+ Higher Pay
Self-employed welders can earn more than those who are employees of a company. Several factors can impact how much small business owners make:
Typically, more experience and skills equate to higher income. David Zielinkski, author of The Welding Business Owner’s Handbook, says the freedom and profit potential of owning a small business can be an addictive combination.
− Startup Costs
Even though a mobile welding business is typically less expensive to start than a shop, you’ll still need a substantial sum of money to set it up.
Basic expenses include:
- A truck
- Welding equipment
- A welding license
Beyond those, there are standard costs to owning a small business, such as marketing and advertising.
− Reserve Capital
It will likely take some time for you to start seeing a return on your initial investment. You’ll need enough reserve capital to keep the business afloat until you start seeing a profit. This is usually about six months for a mobile welding business.
With greater freedom comes more responsibility.
Unlike an employee, you’ll need to purchase your own insurance, create your own retirement plan and keep track of business-related expenses for the IRS.
While you can work whenever you want, you still need to make sure you’re completing enough jobs every week to pay your operating costs and yourself.
How to Become a Mobile Welder
While, of course, starting a small business is a complex process, the six steps below can give you a general idea of what’s required.
Step 1: The first step to owning your own welding business is learning to weld. More and more young men and women are learning the trade in formal welding training programs because employers typically prefer to hire applicants with this credential.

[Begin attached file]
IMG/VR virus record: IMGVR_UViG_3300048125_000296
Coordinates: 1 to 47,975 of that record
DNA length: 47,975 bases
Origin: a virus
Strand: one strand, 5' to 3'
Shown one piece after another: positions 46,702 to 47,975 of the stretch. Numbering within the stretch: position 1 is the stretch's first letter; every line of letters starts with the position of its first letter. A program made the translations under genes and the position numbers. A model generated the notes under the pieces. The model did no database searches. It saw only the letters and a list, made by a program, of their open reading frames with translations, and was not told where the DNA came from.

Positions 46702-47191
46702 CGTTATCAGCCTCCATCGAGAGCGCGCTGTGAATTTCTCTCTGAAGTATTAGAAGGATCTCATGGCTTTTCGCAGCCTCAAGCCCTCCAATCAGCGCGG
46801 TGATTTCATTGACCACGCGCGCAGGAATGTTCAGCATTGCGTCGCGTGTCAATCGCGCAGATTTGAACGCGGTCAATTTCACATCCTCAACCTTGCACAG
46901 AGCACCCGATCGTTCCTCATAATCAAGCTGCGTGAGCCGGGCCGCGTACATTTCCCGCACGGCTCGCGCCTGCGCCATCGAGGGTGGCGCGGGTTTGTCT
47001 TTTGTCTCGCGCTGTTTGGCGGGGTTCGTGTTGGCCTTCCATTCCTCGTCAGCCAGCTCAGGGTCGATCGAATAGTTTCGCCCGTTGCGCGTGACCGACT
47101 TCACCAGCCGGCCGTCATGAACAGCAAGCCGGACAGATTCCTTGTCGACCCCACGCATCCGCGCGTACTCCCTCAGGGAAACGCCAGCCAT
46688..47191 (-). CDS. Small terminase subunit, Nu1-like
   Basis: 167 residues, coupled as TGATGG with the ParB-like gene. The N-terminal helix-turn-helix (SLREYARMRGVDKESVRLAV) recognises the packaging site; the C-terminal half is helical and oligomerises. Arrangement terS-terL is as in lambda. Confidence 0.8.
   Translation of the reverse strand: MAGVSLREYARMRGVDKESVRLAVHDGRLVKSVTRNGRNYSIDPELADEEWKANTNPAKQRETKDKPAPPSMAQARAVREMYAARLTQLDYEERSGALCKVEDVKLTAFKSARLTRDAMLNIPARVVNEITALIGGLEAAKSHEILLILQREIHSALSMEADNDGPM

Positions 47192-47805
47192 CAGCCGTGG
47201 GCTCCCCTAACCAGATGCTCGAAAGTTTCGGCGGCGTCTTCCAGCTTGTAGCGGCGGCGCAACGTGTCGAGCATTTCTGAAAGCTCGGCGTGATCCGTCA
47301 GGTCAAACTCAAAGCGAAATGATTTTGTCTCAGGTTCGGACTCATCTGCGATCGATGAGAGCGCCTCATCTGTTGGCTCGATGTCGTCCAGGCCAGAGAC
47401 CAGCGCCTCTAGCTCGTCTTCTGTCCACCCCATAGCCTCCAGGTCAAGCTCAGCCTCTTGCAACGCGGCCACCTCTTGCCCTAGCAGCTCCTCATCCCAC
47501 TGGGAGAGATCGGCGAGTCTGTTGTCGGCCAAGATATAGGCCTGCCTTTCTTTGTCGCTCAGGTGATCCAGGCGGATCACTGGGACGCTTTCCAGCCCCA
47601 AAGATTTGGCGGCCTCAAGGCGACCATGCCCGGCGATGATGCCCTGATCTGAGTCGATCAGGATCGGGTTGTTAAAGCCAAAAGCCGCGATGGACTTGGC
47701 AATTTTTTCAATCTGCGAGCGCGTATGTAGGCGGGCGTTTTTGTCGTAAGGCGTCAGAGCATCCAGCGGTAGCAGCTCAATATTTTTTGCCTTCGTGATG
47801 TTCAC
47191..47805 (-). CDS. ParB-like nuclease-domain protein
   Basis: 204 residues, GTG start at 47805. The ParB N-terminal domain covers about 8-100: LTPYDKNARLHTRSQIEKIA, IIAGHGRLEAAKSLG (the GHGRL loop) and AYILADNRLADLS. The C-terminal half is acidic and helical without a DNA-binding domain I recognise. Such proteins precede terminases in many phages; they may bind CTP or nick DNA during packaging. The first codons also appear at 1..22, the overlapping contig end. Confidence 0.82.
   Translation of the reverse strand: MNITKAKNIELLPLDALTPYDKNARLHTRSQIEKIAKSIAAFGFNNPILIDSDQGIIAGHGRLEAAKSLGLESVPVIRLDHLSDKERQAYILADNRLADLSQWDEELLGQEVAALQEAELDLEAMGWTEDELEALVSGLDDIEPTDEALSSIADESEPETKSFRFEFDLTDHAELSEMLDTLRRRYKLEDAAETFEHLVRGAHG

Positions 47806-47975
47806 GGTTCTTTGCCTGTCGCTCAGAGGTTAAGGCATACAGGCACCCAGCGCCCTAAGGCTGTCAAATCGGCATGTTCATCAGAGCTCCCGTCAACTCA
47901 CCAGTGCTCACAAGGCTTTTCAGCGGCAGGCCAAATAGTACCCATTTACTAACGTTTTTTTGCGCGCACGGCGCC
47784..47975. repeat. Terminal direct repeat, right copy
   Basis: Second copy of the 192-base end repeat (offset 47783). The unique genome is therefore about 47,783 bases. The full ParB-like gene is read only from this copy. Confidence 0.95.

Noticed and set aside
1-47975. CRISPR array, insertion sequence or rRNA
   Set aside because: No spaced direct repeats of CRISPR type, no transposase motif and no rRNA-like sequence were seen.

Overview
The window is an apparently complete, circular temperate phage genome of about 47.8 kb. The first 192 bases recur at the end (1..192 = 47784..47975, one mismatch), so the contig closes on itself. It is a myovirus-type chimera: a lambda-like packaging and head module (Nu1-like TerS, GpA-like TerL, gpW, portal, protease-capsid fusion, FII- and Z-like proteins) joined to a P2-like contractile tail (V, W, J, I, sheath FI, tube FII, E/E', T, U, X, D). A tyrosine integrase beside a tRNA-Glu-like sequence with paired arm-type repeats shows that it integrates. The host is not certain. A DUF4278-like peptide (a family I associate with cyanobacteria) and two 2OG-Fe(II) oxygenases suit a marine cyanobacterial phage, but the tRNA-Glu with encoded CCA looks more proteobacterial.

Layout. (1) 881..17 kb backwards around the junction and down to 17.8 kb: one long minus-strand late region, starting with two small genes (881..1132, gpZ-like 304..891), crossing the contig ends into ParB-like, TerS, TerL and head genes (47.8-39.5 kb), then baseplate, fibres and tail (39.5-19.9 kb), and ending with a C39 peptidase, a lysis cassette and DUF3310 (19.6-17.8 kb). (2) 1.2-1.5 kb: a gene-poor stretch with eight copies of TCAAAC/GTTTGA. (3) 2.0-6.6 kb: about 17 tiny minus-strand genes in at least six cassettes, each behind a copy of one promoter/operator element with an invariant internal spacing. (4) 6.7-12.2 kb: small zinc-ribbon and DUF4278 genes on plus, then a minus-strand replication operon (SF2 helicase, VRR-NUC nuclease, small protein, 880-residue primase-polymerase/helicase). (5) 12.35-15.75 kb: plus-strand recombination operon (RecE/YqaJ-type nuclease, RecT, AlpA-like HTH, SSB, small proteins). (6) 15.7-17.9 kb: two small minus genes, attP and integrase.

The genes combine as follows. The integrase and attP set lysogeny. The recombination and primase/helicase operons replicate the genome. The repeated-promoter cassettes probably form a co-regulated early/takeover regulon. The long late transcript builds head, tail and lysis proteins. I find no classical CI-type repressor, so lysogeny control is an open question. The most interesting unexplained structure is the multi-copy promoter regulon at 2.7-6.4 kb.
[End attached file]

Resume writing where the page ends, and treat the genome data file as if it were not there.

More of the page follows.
Pipe welding, shielded metal arc welding and gas tungsten arc welding can all be helpful to learn. When you’re the only welder traveling from one work site to the next, the more processes and positions you know, the more jobs you’ll be able to handle.
Step 2: Earn the necessary welding licenses and certifications.
Step 3: Since customers are looking for expertise, you may also want to work for a shop first to hone your skills. This could give you a firsthand look at how a business is run.
Step 4: Create a business plan and budget.
Step 5: Purchase the vehicle, equipment and appropriate business licenses and insurance. Invest in marketing and advertising.
Step 6: Contact businesses in your areas that may need your services. Contractors, HVAC companies and farms are a few places to start.
Take Your Welding Skills on the Road
Mobile welders enjoy a lot of freedom and flexibility, but they also take on much more responsibility than a welder employed at a shop. If you’re up for the challenge, then this could be just the career for you.
Mobile welding is only one type of career in this industry. There are other types of welding jobs that welders could also find rewarding.